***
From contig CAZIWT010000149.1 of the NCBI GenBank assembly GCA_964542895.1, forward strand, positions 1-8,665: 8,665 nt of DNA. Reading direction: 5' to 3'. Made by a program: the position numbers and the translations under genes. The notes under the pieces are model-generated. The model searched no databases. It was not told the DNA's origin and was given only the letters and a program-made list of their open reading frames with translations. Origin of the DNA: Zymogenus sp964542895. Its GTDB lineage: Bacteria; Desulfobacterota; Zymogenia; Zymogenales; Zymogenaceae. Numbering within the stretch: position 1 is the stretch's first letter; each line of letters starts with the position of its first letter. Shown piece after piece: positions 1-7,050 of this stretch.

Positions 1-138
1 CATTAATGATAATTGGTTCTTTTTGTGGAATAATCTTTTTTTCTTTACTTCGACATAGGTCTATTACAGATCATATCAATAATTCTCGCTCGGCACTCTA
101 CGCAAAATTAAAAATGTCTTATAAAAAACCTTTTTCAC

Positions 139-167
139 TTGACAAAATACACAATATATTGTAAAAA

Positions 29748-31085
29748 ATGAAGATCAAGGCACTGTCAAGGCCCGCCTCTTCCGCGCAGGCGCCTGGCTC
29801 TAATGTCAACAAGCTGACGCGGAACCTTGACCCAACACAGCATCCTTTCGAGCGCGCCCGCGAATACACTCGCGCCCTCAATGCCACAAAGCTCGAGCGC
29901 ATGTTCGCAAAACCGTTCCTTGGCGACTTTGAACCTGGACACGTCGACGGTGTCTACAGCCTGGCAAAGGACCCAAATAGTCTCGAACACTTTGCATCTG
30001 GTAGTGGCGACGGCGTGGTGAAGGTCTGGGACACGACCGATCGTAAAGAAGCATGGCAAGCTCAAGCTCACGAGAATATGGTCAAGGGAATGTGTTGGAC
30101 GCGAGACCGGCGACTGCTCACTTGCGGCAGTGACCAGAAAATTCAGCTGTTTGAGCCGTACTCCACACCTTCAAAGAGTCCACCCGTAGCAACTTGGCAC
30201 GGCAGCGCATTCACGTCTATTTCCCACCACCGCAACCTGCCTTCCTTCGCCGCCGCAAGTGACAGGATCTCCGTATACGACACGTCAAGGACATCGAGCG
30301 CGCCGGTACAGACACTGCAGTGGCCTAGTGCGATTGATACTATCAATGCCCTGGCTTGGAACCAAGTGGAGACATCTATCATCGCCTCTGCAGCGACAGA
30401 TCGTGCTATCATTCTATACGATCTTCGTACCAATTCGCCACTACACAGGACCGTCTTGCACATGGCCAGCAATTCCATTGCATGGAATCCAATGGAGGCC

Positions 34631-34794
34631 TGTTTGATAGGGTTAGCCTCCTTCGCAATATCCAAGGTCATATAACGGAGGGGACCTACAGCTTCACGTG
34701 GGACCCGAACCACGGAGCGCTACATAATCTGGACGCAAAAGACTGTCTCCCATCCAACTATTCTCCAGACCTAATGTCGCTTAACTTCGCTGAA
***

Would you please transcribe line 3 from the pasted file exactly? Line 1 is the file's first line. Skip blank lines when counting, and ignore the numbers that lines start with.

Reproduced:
1 CATTAATGATAATTGGTTCTTTTTGTGGAATAATCTTTTTTTCTTTACTTCGACATAGGTCTATTACAGATCATATCAATAATTCTCGCTCGGCACTCTA